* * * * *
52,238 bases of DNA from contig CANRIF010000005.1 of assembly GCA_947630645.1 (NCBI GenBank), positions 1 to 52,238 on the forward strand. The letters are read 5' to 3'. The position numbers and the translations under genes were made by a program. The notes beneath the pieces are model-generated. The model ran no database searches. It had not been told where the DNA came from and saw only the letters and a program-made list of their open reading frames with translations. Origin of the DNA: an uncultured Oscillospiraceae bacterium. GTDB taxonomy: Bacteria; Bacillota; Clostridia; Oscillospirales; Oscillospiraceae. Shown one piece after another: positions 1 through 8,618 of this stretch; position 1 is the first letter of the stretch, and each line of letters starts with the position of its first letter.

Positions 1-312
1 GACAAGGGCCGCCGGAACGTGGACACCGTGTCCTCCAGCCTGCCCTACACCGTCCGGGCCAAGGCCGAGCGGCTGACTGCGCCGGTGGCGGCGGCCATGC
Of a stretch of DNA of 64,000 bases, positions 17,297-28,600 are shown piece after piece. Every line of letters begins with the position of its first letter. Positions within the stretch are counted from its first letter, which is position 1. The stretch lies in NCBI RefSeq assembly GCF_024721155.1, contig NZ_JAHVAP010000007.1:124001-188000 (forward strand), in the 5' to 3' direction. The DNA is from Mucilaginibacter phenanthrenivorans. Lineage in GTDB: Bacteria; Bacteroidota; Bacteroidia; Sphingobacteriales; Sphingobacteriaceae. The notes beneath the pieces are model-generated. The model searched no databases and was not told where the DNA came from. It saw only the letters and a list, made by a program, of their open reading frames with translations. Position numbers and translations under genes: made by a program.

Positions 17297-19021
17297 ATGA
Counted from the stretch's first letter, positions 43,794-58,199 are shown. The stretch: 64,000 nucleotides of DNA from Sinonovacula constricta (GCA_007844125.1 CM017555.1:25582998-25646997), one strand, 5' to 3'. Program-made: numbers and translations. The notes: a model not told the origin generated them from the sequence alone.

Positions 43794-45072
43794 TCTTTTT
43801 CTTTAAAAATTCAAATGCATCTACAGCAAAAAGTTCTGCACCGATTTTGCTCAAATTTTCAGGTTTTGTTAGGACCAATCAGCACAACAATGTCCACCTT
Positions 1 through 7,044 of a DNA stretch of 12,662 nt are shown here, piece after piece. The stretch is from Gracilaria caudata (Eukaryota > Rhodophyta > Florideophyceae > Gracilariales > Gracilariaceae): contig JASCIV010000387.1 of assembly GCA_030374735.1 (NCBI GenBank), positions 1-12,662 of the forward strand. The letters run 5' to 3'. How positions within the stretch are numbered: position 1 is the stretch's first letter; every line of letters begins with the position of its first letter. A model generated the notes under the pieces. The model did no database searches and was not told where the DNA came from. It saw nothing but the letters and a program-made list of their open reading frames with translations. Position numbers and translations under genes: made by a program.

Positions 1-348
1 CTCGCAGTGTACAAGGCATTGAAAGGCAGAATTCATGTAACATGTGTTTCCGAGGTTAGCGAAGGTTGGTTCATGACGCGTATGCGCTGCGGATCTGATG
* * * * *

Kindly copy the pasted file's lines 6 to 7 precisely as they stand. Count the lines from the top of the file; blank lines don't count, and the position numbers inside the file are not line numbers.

17297 ATGA
Counted from the stretch's first letter, positions 43,794-58,199 are shown. The stretch: 64,000 nucleotides of DNA from Sinonovacula constricta (GCA_007844125.1 CM017555.1:25582998-25646997), one strand, 5' to 3'. Program-made: numbers and translations. The notes: a model not told the origin generated them from the sequence alone.